Right about now that mysterious, spelling-challenged Yankees employee who took a gratuitous shot at the World Baseball Classic with that don't-blame-us sign at Legends Field in Tampa needs a spell checker, a clue and an apology, not necessarily in that order. Where are the WBC naysayers now, hoping some major leaguer blows out a knee or rotator cuff just for an "I told you so" (though spring training camps are full of the usual injuries this year)?
Only a baseball grinch or a Yankees executive couldn't love the WBC now that it has unfolded in all its flag-waving, goose-bump-raising, alert-the-embassy glory. Those of you who still prefer the alternative -- say, a split-squad Royals-Rangers game stocked with players wearing the numbers of offensive linemen and some No. 5 starter blabbering, "I got my work in" -- should also know about this new thing called the Internet, in which you can get news any time rather than waiting for Walter Cronkite to come on the console television.
What baseball has done with the WBC is hit the bull's-eye in its aim to grow the game internationally. And once enough provincial Americans, the last ones to get on the bus, come around to the idea that this isn't just about television ratings -- the be-all arbiter of importance in our society -- the WBC will grow exponentially. You'll know it's arrived when America gives it the ultimate compliment: the office pool. Nothing says "sports hit" in this country quite like gambling.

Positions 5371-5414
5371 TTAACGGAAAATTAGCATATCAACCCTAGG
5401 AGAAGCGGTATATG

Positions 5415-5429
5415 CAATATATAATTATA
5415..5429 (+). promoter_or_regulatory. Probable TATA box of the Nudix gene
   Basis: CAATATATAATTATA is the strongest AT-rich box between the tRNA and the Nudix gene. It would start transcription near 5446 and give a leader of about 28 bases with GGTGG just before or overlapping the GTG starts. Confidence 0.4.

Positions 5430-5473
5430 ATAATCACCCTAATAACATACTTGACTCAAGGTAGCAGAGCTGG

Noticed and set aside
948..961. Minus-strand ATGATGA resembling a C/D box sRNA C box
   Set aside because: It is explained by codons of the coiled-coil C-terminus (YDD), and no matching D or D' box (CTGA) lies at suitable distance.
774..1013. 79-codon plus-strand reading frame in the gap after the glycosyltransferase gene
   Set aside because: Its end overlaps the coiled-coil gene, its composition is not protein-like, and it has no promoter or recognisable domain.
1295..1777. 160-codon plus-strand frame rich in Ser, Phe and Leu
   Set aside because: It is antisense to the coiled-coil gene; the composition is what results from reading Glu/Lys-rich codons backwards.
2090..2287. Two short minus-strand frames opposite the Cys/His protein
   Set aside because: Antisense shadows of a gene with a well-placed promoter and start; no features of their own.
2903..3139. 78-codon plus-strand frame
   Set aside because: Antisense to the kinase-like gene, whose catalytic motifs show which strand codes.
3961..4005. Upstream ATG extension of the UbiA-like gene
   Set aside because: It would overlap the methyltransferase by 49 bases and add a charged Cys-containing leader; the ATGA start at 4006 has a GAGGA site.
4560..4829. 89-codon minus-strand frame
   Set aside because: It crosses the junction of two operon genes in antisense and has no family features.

In the first week of games, an 18-year-old threw a no-hitter; the United States has been on the brink of being knocked out of the tournament twice; prideful Japan classified a loss to Korea as a shame and one to the U.S. as a pity; Hiram Bithorn Stadium in San Juan, stocked with both passion and two kinds of whiskey at the concession stands, was a drum-banging Caribbean festival; the Mexican game outdrew the U.S. game Sunday in Anaheim by 10,000 people; Seung-Yeop Lee of Korea, who is known as the Lion King, slugged 1.353; and anti-Castro fans and an American umpire each created international incidents 3,000 miles apart.
It's been fascinating to see that the world isn't so small that baseball has been homogenized. Quite the contrary: Each country has brought its own spin on how to play the game. The Cubans, for instance, play with a flamboyant machismo that major leaguers interpret as showboating, full of outsized gestures and emotion.
The Japanese are the idiosyncratic stylemasters, a nation of players Charlie Finley would love, with their white shoes, dyed hair, funky necklaces, garish sunglasses, silver-and-copper-colored gloves and -- I'm not making this up -- practice bats that look like four-color, ringed croquet mallets. They also take infield practice with every position player on the roster before games (some major leaguers have forgotten what taking infield actually is), take practice grounders during pitching changes and practice infield pop-ups during batting practice, a seemingly dangerous routine in the event a line drive is smoked the way of a fielder looking skyward at a pop-up.
Moreover, every position player on the Japanese team throws right-handed, but seven of their nine hitters on Sunday batted left-handed -- the right-handed thrower/left-handed batter combination being the sport's ideal.